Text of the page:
Rethinking one’s own position as a creator

Is a composer like an architect, directing every detail of the music, from its structure to its finish? That, says Brian Eno, is the traditional view (never mind my architect friends’ complaints about the impossibility of getting builders to fully follow the blueprints). As you might guess, Eno prefers another approach, less about wresting control than laying a groundwork and then seeing what grows.

And essentially the idea there is that one is making a kind of music in the way that one might make a garden.  One is carefully constructing seeds, or finding seeds, carefully planting them and then letting them have their life.  And that life isn’t necessarily exactly what you’d envisaged for them.  It’s characteristic of the kind of work that I do that I’m really not aware of how the final result is going to look or sound.  So in fact, I’m deliberately constructing systems that will put me in the same position as any other member of the audience.  I want to be surprised by it as well.  And indeed, I often am.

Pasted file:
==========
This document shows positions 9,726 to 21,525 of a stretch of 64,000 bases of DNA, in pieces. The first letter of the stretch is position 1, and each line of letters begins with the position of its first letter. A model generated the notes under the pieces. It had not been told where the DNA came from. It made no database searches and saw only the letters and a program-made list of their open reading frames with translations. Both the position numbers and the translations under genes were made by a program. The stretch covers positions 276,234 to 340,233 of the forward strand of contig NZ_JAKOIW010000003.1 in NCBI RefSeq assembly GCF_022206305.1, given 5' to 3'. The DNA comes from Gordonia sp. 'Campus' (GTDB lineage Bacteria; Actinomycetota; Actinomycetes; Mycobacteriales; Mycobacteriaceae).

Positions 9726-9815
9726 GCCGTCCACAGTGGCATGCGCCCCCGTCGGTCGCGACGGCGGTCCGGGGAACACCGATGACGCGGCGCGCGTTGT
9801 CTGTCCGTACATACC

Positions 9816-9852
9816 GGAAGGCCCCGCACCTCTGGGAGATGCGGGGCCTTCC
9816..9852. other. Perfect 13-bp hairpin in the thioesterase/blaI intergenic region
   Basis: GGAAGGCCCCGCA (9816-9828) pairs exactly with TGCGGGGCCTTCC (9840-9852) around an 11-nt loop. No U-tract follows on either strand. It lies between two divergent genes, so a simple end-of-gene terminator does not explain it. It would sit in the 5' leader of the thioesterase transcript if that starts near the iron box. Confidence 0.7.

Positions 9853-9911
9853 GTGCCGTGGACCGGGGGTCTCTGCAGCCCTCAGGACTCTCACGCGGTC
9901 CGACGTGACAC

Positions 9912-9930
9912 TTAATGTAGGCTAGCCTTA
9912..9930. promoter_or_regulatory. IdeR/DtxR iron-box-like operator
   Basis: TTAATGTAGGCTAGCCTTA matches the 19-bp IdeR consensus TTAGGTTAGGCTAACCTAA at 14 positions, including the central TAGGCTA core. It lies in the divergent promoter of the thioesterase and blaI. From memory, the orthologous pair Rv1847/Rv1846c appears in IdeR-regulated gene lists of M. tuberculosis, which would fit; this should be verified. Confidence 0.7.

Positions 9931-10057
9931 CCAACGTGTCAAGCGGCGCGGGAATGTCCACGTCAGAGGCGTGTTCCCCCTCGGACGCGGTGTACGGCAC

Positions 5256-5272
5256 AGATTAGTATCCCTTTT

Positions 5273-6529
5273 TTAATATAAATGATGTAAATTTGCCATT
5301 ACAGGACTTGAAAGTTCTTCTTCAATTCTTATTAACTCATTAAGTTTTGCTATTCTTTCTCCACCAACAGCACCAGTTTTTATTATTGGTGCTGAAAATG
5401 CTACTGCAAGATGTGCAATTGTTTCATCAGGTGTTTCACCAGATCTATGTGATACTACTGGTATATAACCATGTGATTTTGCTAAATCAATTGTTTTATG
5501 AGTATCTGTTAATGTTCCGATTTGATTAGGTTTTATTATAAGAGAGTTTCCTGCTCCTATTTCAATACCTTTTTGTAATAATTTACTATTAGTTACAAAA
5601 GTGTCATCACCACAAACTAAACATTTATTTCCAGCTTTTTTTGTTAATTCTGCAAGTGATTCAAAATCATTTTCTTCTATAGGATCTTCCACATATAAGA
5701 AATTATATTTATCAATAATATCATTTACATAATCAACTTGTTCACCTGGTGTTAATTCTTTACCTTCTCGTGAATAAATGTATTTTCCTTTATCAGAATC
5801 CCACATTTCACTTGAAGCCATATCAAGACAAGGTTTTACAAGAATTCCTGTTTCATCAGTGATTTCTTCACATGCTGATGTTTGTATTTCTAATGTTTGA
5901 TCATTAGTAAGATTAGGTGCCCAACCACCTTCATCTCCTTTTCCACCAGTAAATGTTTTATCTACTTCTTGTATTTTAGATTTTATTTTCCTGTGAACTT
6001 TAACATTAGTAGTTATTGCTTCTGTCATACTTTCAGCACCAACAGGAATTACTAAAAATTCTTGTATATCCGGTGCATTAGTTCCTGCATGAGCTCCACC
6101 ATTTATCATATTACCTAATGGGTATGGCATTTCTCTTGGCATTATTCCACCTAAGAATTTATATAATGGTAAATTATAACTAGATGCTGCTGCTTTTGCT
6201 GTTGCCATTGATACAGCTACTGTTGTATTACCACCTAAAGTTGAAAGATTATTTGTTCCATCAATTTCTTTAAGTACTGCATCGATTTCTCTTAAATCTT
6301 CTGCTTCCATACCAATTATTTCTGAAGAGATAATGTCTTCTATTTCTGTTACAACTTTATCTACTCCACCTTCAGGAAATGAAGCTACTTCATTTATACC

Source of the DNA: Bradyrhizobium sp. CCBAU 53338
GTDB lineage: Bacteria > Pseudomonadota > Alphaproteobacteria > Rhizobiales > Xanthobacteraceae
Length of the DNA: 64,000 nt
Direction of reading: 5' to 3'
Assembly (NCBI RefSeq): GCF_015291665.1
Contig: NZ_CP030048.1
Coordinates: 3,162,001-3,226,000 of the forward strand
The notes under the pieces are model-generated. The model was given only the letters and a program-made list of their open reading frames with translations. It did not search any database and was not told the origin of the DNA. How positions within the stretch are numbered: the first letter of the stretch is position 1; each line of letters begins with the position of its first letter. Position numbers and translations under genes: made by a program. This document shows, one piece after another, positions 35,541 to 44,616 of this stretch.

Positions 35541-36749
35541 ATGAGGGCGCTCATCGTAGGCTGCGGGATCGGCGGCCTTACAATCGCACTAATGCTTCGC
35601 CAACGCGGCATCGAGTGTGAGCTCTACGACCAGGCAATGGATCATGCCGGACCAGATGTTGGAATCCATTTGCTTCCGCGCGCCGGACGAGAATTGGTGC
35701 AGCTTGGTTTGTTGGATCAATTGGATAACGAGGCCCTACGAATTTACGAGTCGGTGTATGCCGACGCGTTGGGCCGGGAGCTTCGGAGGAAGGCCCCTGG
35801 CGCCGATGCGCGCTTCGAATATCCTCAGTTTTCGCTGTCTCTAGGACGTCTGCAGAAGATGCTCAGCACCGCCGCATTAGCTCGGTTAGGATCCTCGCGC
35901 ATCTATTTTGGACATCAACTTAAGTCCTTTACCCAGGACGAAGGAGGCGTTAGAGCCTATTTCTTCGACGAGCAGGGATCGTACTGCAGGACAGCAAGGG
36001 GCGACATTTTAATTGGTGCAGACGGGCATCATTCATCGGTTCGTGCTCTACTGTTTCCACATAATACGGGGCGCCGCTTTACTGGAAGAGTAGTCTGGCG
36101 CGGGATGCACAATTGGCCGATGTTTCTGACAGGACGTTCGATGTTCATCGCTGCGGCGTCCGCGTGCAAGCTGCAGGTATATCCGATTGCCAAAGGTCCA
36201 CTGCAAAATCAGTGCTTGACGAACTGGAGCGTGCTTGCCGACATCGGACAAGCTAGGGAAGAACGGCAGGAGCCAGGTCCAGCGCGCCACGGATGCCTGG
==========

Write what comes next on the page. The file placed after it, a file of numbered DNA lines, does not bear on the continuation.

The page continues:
What this means, really, is a rethinking of one’s own position as a creator.  You stop thinking of yourself as me, the controller, you the audience, and you start thinking of all of us as the audience, all of us as people enjoying the garden together.  Gardener included.  So there’s something in the notes to this thing that says something about the difference between order and disorder.


from “Composers As Gardeners,” by Brian Eno, Edge, 10 November 2011 :: via The Browser

Originally published at culture-making.com.

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